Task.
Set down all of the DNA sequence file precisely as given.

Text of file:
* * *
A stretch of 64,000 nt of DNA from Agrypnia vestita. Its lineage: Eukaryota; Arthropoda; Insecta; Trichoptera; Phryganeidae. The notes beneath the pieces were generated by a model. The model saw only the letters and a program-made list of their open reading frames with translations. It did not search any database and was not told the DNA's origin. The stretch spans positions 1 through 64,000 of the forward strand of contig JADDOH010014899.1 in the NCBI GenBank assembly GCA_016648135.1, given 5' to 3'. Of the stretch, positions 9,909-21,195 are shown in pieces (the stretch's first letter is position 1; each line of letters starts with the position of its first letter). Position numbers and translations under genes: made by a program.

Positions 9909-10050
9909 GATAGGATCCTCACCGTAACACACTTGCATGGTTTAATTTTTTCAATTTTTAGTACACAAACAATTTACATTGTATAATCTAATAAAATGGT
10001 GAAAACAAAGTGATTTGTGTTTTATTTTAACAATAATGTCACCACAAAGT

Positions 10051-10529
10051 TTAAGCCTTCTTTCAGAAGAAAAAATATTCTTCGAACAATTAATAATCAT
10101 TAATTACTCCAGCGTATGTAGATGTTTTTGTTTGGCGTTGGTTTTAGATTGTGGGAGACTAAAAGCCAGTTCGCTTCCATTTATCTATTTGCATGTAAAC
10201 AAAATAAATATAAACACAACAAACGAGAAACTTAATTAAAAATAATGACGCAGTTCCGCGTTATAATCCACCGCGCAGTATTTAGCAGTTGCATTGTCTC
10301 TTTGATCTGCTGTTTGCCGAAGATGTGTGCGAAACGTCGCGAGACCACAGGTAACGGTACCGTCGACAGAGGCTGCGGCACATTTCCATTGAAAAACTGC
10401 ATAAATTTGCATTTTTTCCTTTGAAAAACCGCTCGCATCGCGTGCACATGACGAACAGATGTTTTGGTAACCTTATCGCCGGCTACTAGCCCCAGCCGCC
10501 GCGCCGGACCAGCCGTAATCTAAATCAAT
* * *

A stretch of 64,000 nt of DNA from Agrypnia vestita. Its lineage: Eukaryota; Arthropoda; Insecta; Trichoptera; Phryganeidae. The notes beneath the pieces were generated by a model. The model saw only the letters and a program-made list of their open reading frames with translations. It did not search any database and was not told the DNA's origin. The stretch spans positions 1 through 64,000 of the forward strand of contig JADDOH010014899.1 in the NCBI GenBank assembly GCA_016648135.1, given 5' to 3'. Of the stretch, positions 9,909-21,195 are shown in pieces (the stretch's first letter is position 1; each line of letters starts with the position of its first letter). Position numbers and translations under genes: made by a program.

Positions 9909-10050
9909 GATAGGATCCTCACCGTAACACACTTGCATGGTTTAATTTTTTCAATTTTTAGTACACAAACAATTTACATTGTATAATCTAATAAAATGGT
10001 GAAAACAAAGTGATTTGTGTTTTATTTTAACAATAATGTCACCACAAAGT

Positions 10051-10529
10051 TTAAGCCTTCTTTCAGAAGAAAAAATATTCTTCGAACAATTAATAATCAT
10101 TAATTACTCCAGCGTATGTAGATGTTTTTGTTTGGCGTTGGTTTTAGATTGTGGGAGACTAAAAGCCAGTTCGCTTCCATTTATCTATTTGCATGTAAAC
10201 AAAATAAATATAAACACAACAAACGAGAAACTTAATTAAAAATAATGACGCAGTTCCGCGTTATAATCCACCGCGCAGTATTTAGCAGTTGCATTGTCTC
10301 TTTGATCTGCTGTTTGCCGAAGATGTGTGCGAAACGTCGCGAGACCACAGGTAACGGTACCGTCGACAGAGGCTGCGGCACATTTCCATTGAAAAACTGC
10401 ATAAATTTGCATTTTTTCCTTTGAAAAACCGCTCGCATCGCGTGCACATGACGAACAGATGTTTTGGTAACCTTATCGCCGGCTACTAGCCCCAGCCGCC
10501 GCGCCGGACCAGCCGTAATCTAAATCAAT